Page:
“Numbering the mind: Questionnaires and the attitudinal public,” by Jacy L. Young. Abstract: Continue reading History of the Human Sciences Special Issue: Psychology and its Publics

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HHS Special Issue: Psychotherapy in Historical Perspective

Sarah Marks

The April 2017 issue of History of the Human Sciences is now online. Guest edited by Sarah Marks, this special issue explores “Psychotherapy in Historical Perspective.” Titles, authors, and abstracts follow below.

“Psychotherapy in historical perspective,” by Sarah Marks. Abstract:

This article will briefly explore some of the ways in which the past has been used as a means to talk about psychotherapy as a practice and as a profession, its impact on individuals and society, and the ethical debates at stake. It will show how, despite the multiple and competing claims about psychotherapy’s history and its meanings, historians themselves have, to a large degree, not attended to the intellectual and cultural development of many therapeutic approaches. This absence has the potential consequence of implying that therapies have emerged as value-free techniques, outside of a social, economic and political context. The relative neglect of psychotherapy, by contrast with the attention historians have paid to other professions, particularly psychiatry, has also underplayed its societal impact. This article will foreground some of the instances where psychotherapy has become an object of emerging historical interest, including the new research that forms the substance of this special issue of History of the Human Sciences.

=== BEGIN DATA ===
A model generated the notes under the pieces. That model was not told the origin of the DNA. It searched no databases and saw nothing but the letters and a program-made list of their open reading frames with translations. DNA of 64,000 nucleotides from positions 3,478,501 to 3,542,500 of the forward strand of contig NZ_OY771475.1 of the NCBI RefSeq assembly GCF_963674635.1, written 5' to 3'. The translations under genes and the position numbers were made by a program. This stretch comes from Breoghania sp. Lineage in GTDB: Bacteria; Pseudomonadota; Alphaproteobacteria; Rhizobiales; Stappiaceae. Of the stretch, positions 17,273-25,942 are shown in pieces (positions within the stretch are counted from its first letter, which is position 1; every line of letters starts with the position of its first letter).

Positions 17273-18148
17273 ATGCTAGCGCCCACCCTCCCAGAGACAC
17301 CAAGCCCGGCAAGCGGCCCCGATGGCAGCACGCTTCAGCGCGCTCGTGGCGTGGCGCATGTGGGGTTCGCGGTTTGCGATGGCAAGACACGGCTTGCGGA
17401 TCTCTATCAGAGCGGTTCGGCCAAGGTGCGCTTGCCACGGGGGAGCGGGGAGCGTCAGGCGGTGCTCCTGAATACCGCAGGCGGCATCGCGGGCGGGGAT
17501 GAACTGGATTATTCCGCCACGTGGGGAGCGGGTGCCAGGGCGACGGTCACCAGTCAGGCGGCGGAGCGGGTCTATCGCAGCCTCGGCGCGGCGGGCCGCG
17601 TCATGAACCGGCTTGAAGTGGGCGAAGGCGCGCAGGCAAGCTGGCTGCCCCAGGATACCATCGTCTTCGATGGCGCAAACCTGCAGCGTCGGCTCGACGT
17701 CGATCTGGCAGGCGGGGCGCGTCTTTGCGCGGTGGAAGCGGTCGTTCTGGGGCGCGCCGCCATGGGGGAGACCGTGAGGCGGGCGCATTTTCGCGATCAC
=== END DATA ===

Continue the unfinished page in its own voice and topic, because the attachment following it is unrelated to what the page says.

“The action of the imagination: Daniel Hack Tuke and late Victorian psycho-therapeutics,” by Sarah Chaney. Abstract:

Histories of dynamic psychotherapy in the late 19th century have focused on practitioners in continental Europe, and interest in psychological therapies within British asylum psychiatry has been largely overlooked. Yet Daniel Hack Tuke (1827–95) is acknowledged as one of the earliest authors to use the term ‘psycho-therapeutics’, including a chapter on the topic in his 1872 volume, Illustrations of the Influence of the Mind upon the Body in Health and Disease. But what did Tuke mean by this concept, and what impact did his ideas have on the practice of asylum psychiatry? At present, there is little consensus on this topic. Through in-depth examination of what psycho-therapeutics meant to Tuke, this article argues that late-19th-century asylum psychiatry cannot be easily separated into somatic and psychological strands. Tuke’s understanding of psycho-therapeutics was extremely broad, encompassing the entire field of medical practice (not only psychiatry). The universal force that he adopted to explain psychological therapies, ‘the Imagination’, was purported to show the power of the mind over the body, implying that techniques like hypnotism and suggestion might have an effect on any kind of symptom or illness. Acknowledging this aspect of Tuke’s work, I conclude, can help us better understand late-19th-century psychiatry – and medicine more generally – by acknowledging the lack of distinction between psychological and somatic in ‘psychological’ therapies.